A federal judge in San Diego on Friday put the final nail in the coffin of a California law intended to require pro-life pregnancy clinics to advertise the state’s abortion services.
The Supreme Court earlier ruled 5-4 in NIFLA v. Becerra that the state law likely violated the First Amendment by compelling speech and remanded the case to the district court for a hearing on the evidence.
The Daily Caller reported:
The FACT Act required clinics licensed by the state to post a bulletin relaying information about abortion access in a “conspicuous place” within the facility. Unlicensed clinics — which provide various support services but do not offer advanced medical care — must disclose that they are not credentialed to practice medicine on site and in all advertisements.
The National Institute of Family and Life Advocates (NIFLA) challenged the law on constitutional grounds, arguing it violated the First Amendment because it forces a private speaker to spread a message with which they disagree.
Nevada Attorney General Adam Laxalt, who is running for governor, signed onto to an amicus brief in the case with 21 other states, challenging the law as an unconstitutional burden on free speech. His Democratic opponent Steve Sisolak criticized Laxalt for taking such a stance.
“Informed consent is required specifically so that the patient can assess the risks and consequences of a procedure that a doctor is seeking to perform. …” the amicus brief in question argues. “In contrast, a State’s desire to compel clinics to disseminate information about the availability of state funding for procedures those clinics do not perform has nothing to do with allowing a patient to assess the risks and consequences of a medical procedure about to be performed.”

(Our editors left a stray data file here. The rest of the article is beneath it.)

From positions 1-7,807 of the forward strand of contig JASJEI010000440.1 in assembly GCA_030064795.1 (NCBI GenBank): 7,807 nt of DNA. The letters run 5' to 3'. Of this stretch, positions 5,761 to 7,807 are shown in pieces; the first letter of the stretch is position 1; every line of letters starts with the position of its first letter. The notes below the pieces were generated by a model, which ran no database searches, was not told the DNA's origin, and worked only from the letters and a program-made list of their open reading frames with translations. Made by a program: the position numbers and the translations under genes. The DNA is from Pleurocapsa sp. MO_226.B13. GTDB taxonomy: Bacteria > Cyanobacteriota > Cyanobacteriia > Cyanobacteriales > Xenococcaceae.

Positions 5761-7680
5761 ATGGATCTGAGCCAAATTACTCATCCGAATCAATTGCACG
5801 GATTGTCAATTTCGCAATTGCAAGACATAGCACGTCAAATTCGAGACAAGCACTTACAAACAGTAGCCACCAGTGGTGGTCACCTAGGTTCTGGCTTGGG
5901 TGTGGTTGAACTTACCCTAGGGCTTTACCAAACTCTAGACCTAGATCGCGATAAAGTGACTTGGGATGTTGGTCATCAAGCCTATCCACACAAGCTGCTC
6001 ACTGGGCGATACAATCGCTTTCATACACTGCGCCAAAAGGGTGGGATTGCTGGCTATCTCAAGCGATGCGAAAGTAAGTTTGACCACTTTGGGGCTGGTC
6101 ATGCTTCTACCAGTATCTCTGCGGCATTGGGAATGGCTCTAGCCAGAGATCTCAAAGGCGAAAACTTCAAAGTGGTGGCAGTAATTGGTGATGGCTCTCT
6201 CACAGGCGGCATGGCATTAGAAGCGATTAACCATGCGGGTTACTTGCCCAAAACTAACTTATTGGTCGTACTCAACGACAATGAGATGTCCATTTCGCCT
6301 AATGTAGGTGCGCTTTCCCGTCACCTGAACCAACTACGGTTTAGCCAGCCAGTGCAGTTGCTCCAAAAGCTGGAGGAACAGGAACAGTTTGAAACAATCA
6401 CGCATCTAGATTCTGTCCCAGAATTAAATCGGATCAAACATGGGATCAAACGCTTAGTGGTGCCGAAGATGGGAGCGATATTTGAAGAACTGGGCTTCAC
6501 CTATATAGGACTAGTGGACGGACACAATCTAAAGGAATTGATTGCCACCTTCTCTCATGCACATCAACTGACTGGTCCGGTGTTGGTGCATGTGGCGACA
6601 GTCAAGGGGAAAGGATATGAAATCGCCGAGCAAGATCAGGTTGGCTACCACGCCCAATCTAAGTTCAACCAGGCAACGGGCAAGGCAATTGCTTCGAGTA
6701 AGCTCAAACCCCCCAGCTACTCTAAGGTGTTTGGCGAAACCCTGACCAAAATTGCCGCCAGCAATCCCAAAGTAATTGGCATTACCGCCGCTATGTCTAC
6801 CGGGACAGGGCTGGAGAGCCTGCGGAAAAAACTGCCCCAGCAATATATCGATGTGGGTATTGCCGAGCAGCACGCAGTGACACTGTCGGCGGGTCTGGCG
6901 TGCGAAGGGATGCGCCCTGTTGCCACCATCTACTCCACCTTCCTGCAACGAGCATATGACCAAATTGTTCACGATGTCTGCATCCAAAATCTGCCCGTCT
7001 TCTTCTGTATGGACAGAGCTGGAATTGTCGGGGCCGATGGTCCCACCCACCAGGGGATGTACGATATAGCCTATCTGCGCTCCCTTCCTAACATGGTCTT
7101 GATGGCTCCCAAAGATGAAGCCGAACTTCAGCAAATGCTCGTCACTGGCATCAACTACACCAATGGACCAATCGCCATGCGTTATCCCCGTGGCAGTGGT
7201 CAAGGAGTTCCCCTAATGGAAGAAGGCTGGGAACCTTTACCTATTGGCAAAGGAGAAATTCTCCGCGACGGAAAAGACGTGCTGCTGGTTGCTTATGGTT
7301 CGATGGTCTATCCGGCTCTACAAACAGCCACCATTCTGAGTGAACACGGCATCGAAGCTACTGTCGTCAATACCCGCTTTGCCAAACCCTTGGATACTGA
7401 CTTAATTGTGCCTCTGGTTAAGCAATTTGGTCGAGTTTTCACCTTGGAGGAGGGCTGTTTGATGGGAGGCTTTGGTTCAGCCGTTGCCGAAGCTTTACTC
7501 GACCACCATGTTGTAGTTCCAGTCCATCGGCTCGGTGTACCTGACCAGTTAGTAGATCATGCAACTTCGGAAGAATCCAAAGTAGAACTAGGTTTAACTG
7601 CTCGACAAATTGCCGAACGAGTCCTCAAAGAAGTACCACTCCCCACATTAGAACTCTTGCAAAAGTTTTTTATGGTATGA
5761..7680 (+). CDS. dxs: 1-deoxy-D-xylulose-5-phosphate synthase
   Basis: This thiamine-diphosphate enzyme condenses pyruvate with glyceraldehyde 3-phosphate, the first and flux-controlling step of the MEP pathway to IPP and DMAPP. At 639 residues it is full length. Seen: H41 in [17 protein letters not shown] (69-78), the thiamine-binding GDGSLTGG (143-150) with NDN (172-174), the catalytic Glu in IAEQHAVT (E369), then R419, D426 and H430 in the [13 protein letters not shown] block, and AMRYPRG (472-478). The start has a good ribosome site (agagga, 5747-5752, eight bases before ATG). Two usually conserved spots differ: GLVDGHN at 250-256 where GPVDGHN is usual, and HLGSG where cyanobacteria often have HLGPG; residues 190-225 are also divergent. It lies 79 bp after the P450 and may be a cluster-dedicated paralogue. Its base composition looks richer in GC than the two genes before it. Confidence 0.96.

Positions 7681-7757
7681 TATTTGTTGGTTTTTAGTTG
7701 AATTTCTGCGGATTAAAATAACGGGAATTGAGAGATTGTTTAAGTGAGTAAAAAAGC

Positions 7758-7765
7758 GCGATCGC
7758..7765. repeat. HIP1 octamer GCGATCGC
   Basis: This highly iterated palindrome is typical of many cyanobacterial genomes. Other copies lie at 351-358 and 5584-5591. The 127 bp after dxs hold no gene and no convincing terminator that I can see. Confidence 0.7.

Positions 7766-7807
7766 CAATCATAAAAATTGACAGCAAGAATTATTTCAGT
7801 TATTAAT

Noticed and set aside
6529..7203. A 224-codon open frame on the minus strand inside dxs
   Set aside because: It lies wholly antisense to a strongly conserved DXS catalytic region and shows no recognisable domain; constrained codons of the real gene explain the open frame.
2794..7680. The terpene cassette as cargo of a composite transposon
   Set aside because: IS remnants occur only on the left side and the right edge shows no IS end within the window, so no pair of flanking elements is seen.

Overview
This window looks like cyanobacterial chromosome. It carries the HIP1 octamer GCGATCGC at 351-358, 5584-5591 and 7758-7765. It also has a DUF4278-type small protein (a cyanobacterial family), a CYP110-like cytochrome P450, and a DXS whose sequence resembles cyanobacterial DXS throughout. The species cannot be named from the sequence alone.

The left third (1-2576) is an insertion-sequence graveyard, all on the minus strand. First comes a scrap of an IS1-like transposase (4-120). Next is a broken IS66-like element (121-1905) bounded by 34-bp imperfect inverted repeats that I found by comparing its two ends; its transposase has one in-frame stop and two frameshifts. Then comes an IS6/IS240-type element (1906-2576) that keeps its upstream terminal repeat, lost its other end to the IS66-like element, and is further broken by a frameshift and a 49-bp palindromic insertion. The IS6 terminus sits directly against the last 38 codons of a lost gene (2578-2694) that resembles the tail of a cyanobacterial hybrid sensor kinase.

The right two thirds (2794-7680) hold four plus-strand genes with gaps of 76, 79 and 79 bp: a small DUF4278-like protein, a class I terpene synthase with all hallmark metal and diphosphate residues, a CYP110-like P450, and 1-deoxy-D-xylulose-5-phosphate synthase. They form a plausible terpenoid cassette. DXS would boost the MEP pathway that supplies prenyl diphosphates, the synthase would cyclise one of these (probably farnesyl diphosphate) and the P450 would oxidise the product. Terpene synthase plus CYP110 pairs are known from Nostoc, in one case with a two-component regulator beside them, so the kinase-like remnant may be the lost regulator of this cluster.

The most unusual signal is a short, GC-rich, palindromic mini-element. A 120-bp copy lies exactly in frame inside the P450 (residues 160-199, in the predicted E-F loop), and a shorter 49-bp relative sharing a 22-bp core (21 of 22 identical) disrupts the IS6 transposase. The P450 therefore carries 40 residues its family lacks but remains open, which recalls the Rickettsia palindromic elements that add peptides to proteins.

The California Legislature included in its official history the congratulatory statement that the Act was part of California’s legacy of “forward thinking.” But it is not forward thinking to force individuals to “be an instrument for fostering public adherence to an ideological point of view [they] fin[d] unacceptable.” Wooley v. Maynard, 430 U. S. 705, 715 (1977). It is forward thinking to begin by reading the First Amendment as ratified in 1791; to understand the history of authoritarian government as the Founders then knew it; to confirm that history since then shows how relentless authoritarian regimes are in their attempts to stifle free speech; and to carry those lessons onward as we seek to preserve and teach the necessity of freedom of speech for the generations to come. Governments must not be allowed to force persons to express a message contrary to their deepest convictions. Freedom of speech secures freedom of thought and belief. This law imperils those liberties.
If requiring the posting of abortion information is unconstitutional, then isn’t it also unconstitutional to require gas stations to post their prices? Can’t say I care though. I suspect all one has to do to find information is a Google search.